The key to improvement is to constantly look to improve. The stated example required a lot of improvement to even get to the stage of being their country’s number one. They will have had to go through hoops and moved up levels at important stages in their playing career, where the jump between levels may have been considerable and required a lot of work. If you are a youngster looking to follow the same path, aside from the level of commitment needed, you will need to be looking to improve all the time. Once you get good at one standard of play it won’t be long until you push yourself to have a go at the next! This constant transition will require you to be pushing yourself to consistently give your all whilst looking to improve and refine your technique as you develop your goalkeeping abilities.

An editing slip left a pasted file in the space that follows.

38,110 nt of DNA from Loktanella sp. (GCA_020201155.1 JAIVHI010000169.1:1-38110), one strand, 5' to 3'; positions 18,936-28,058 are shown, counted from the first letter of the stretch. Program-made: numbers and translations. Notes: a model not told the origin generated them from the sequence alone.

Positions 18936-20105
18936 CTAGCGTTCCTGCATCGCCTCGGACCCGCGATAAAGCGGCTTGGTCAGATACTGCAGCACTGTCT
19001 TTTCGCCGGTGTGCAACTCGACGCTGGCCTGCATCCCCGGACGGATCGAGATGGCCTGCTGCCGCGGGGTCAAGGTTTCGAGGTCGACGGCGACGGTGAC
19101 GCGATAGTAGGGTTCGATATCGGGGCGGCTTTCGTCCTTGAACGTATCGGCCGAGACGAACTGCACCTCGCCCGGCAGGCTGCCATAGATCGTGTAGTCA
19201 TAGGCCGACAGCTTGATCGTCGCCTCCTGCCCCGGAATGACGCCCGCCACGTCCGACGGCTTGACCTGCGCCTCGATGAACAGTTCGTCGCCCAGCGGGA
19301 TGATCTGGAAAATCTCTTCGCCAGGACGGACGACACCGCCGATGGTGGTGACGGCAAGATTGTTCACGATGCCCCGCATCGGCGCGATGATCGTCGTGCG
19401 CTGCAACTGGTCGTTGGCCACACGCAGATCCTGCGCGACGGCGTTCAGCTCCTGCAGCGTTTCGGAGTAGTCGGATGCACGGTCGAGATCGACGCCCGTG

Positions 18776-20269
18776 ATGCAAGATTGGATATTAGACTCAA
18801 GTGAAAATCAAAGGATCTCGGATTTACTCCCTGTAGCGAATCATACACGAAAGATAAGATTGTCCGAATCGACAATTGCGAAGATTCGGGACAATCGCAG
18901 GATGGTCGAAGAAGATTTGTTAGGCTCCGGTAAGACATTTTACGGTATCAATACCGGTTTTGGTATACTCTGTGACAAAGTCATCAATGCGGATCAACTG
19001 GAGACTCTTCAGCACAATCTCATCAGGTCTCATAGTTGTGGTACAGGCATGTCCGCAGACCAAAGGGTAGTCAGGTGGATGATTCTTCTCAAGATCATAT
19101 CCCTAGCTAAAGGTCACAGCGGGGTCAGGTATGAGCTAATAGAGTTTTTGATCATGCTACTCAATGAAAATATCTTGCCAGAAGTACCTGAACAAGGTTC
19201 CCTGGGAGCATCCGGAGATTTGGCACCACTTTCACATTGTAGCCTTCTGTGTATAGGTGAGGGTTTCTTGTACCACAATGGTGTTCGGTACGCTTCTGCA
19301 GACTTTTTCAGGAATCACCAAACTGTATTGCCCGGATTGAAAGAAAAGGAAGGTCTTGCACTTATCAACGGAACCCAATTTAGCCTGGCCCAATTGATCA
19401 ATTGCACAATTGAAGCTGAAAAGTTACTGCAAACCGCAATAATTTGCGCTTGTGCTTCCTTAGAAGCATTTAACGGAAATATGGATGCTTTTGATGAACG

Self analysis

Goalkeeper specific coaches (if you are lucky enough to have one at your club!) should obviously be able to help analyse your game from watching you train and help provide useful feedback, but even if you have access to such support, you should still be prepared to analyse your own game. By being self critical and analysing you will learn more about the game and in turn help develop as a goalkeeper. If you are without regular specific goalkeeper training to help you out, you are going to have to do a bit of independent learning (as they call it in schools these days!).


Keeping a diary of the goals you were scored on, noting what caused them, where and how they were scored will help you learn from your mistakes and hopefully not make the same mistake twice. Similarly, you can use training to work out where you’re going wrong and how you’re getting beaten and then work to improve in these areas (such as getting your balance right during a save attempt, or getting your angles spot on to make the save). In the short term you can look to do better than you did in your last game, whilst over the long term of a season and more, you can try to be able to find overall improvement in your performances.